‘Slane’ is on today. I’m not going, unlike the rest of the country. I’ve a big application form to get stuck into. Although it’s for a music project, that doesn’t sound like a rock-and-rock excuse. If I was in my Mam’s in Meath, there’s a good chance that I’d get an itch and try to find a ticket. But the rain falling against my window in Kildare, dampens any such notions, even though I was a big Guns N’ Roses fan as a kid. ‘Appetite for Destruction’ was one of the first albums that I got on tape. My lovely nordie aunt Moira bought it for me. Between my mother and my aunt, they got confused with my request and it appears that Moira asked the long-haired young fella in the record shop for ‘’Guns ‘N’ Daisies.’’ Oh, how they laughed.
Just knowing that Slane is on, fills me with nostalgia. The castle set in the big field that doubles as a natural amphitheatre, along the River Boyne. This pretty little village transformed for just one day.
It’s my aunt Olive, my father’s sister, in the ‘old kitchen’, in 1985 on her way to see Bruce Springsteen. She’s wearing a bright blue jumpsuit, as only she could, with her long blonde hair. Eleven-year-old me sits quietly and admires her style. As she stands there with her hands in her pockets, laughing, she is unaware that I am watching. I don’t have the word for it then, but she looks so confident. None of us in the knowledge then that she would die so young and that Moira to follow just months later - The screech from my mother as I share the news from the phone call, standing in the middle of the farm yard.
It’s Lord Henry Mount Charles on the Late Late Show. He sounds too posh to live just the road from our house. He takes all of the hob-nobbing with music royalty in his stride.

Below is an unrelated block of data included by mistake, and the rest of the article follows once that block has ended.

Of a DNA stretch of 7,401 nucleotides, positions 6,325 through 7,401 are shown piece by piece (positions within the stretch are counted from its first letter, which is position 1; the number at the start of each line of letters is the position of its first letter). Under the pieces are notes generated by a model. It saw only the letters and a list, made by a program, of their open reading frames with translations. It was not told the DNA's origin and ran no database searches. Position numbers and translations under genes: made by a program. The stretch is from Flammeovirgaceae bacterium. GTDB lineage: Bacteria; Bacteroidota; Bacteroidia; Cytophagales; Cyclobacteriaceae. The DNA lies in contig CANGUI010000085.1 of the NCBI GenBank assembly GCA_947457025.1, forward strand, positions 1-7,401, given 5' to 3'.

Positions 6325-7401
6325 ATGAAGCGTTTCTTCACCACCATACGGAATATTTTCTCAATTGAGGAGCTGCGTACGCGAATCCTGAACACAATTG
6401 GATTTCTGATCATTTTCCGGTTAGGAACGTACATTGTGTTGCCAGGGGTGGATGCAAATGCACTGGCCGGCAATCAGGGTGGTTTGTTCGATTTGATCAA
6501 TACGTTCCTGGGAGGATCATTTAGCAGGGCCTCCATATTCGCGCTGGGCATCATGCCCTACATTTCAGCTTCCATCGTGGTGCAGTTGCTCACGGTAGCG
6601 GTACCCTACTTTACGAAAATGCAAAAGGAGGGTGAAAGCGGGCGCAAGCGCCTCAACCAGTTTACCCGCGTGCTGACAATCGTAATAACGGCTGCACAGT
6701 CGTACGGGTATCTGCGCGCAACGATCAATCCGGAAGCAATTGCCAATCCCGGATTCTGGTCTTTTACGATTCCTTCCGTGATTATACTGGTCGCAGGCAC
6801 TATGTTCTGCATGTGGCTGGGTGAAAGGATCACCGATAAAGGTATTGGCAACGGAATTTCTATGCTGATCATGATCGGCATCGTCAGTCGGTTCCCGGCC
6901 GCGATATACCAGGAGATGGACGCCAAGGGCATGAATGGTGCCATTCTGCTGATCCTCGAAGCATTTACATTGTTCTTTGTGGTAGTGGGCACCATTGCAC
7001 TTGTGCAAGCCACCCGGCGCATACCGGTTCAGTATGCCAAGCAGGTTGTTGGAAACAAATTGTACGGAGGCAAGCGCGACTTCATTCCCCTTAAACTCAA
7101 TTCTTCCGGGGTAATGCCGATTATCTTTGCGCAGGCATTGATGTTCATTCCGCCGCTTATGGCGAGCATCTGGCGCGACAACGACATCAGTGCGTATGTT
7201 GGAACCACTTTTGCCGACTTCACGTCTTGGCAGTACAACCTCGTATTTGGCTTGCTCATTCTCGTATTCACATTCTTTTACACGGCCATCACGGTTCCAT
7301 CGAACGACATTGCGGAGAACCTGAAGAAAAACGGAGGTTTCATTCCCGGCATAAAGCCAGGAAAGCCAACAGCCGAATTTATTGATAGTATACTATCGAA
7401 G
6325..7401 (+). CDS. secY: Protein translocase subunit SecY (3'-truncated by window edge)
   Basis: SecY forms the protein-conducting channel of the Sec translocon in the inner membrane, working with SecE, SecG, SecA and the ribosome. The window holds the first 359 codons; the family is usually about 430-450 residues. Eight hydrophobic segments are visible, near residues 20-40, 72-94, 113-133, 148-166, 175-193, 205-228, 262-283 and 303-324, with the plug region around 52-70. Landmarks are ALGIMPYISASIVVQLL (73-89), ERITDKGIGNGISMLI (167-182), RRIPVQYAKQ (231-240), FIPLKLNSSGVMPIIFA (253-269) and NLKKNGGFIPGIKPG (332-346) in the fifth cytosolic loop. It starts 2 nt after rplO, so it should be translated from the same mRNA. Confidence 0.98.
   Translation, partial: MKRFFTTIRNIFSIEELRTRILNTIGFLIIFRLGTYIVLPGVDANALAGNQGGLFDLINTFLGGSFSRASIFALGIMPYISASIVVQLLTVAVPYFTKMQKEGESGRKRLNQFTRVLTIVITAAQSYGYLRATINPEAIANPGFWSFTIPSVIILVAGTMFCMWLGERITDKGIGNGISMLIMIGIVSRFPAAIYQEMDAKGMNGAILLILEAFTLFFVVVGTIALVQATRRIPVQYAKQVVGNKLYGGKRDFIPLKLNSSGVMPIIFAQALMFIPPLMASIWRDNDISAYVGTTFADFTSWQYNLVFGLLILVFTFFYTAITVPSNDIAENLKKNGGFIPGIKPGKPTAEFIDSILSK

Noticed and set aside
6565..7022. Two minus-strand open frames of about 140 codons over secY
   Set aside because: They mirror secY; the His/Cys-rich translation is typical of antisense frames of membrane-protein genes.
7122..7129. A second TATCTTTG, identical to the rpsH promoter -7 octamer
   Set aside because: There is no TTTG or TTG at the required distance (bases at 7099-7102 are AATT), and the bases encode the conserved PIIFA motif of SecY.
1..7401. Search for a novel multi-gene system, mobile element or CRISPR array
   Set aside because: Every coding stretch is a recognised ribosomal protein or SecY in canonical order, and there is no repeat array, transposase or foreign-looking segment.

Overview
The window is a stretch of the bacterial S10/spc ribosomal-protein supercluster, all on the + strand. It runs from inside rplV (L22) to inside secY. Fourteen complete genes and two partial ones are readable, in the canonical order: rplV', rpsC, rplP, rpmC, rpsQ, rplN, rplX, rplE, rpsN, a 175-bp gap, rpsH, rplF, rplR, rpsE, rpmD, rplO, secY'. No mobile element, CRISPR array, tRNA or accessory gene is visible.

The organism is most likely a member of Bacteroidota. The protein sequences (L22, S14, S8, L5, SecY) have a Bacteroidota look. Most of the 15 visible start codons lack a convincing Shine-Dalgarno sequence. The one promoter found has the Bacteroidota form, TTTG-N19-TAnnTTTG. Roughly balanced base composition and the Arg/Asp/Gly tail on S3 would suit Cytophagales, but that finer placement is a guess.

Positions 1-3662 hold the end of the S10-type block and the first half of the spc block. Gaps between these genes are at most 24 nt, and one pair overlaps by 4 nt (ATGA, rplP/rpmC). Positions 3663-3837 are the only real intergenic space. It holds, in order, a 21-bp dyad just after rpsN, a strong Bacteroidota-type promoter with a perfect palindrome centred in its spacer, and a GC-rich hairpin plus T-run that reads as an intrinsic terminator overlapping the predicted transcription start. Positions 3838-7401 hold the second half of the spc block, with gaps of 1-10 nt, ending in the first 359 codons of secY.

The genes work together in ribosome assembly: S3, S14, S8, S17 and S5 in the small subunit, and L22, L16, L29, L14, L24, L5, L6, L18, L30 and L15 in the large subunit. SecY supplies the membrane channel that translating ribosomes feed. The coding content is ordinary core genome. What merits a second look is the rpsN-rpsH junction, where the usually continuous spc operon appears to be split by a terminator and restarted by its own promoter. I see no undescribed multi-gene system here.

Impeccably dressed, but wearing odd socks.
On the telly.
It’s seeing his distress on TV after the 1991 fire at the Castle.
It’s the post fire Guns N’Roses concert in Slane that I go to with my new-on-the-scene boyfriend. He’s a biker and musician, a beautiful Jesus lookalike, with better hair than me. He’s more of a heavy metal fan and tuts at the idea of being here. It’s the first time I took a day off from my Saturday job and my boss isn’t best pleased. The sun beats down and I get spectacularly sunburned, but only down one side of my face – nowhere to hide in this big field. We meet Jesus’s friends, one more uber-cool than the next, who similarly tut about being here. I am totally morto at my tomato face, but the bikers seem too cool to notice. The skin on my face peels for weeks afterwards. Any wonder then, that I turn into the ‘Have you got your sun screen on?’ Mammy type figure at other concerts I’ve been too, slathering unsuspecting young lads in cream.
I eventually make it back to Slane for Bon Jovi in 2013, only because my friend Maria gives me two tickets. Conveniently, my cousins who are coach operators, are bringing bus loads to the concert. The bus is full of neighbours and relations. I hate queueing at concerts for a drink, so decide to do my drinking before we get inside the grounds. Seems like everyone else has the same idea. The Nurse’s bra is full of silicone-like pouches, substituting the intended medical liquid with alcohol. I admire her Festival Fitness, as well as her impressive cleavage.
We get inside the gates and my cousin who had said ‘Stay with me Lucy and you will be grand’, disappears within minutes and turns up the following day missing his jacket. Truth be told, the concert is all a bit blurry, but maybe that’s how best to watch one of your childhood heart throbs after all these years. Jon Bon is looking well all the same, but the music is pure cheese. I’m tutting but singing along … wooo…. Ooooh …. Livin’ on a pray ……. yer….